And then another gift drops in his lap, another apple drops in his lap, a gift. One thing about Israelis, which I don’t everybody understands, everybody grasps, is they’re extremely attuned to the US news cycle. And so, just as I mentioned earlier, the Obama election, they chose November 4th. On July 17th was the downing of the Malaysian airliner over the Ukraine.
NORMAN FINKELSTEIN: Now, some people will think, what does the Ukraine have to do with Gaza? But in fact, it had everything to do with Gaza because Netanyahu now knew all the cameras would be riveted on the Ukrainian airliner that was-
AARON MATÉ: And the reason is because-
NORMAN FINKELSTEIN: I mean, the Malaysian airliner that was-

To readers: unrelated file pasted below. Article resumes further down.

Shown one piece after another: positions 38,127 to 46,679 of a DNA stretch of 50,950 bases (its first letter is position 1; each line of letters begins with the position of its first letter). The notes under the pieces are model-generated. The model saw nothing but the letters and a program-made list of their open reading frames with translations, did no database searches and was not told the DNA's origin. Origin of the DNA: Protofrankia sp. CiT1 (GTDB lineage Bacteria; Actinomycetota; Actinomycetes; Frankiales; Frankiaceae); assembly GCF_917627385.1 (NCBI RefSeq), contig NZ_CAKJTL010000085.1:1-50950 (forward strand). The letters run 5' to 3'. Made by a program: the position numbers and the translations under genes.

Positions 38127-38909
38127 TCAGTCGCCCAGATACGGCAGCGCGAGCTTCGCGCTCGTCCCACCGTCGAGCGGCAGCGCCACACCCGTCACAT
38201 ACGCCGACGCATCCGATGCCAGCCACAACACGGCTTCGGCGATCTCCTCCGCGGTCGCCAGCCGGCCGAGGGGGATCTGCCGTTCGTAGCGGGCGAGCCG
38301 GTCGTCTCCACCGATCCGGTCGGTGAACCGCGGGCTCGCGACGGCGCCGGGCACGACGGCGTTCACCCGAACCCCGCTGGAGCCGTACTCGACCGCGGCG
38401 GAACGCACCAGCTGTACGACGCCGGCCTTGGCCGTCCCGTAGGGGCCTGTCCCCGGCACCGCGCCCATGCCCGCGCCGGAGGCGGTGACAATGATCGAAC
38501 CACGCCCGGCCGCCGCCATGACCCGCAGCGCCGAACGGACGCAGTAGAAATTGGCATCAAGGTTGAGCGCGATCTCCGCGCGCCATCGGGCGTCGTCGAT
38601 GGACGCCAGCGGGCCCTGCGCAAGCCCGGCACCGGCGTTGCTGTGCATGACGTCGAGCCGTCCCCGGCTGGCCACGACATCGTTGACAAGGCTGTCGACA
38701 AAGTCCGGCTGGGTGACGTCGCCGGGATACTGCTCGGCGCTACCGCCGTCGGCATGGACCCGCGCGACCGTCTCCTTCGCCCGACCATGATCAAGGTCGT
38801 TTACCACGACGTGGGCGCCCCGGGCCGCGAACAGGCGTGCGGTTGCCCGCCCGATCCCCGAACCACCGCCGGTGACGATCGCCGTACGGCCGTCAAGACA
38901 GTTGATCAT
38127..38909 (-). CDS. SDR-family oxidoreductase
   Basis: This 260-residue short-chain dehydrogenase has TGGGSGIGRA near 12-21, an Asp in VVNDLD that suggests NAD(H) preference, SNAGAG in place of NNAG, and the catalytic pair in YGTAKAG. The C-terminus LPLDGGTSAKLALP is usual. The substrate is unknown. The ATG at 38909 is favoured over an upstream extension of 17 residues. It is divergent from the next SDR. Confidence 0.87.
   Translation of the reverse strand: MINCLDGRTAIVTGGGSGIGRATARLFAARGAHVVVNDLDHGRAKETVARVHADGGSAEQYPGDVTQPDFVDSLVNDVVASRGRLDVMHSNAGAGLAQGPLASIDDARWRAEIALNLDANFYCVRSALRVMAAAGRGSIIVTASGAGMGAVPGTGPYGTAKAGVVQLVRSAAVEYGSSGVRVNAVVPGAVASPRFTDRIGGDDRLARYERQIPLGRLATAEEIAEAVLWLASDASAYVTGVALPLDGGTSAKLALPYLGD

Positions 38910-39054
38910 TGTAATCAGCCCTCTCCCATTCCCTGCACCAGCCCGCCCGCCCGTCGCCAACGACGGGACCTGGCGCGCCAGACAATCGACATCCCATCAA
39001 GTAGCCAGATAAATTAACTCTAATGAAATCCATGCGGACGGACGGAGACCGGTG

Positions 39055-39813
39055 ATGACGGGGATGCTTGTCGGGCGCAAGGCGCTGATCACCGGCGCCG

AARON MATÉ: And the reason for that is because it was widely believed that the people who shot down the airliner were Russian-backed rebels, which means we could blame this on Russia and it could become a big thing as it was that summer. It was a huge issue.
NORMAN FINKELSTEIN: Right. And exactly at that moment, the same night, the night of the same day, the airliner was downed the afternoon, and that night he launches the ground invasion. And the ground invasion was really quite horrible. The consequences of Operation Protective Edge, even though they’re largely forgotten now, Operation Cast Lead stands out much more. If you make the simple comparisons, in Operation Cast Lead 350 children were killed, Operation Protective Edge about 550 children were killed. Operation Cast Lead, 6300 homes were flat and pulverized, Operation Protective Edge it was 18,000. So, everything that we remember from Operation Cast Lead in 2008 and 9, it was sometimes in the order of 100, 200% worse during Protective Edge. Protective Edge was a genuine nightmare, what happened.
AARON MATÉ: You call it a massacre.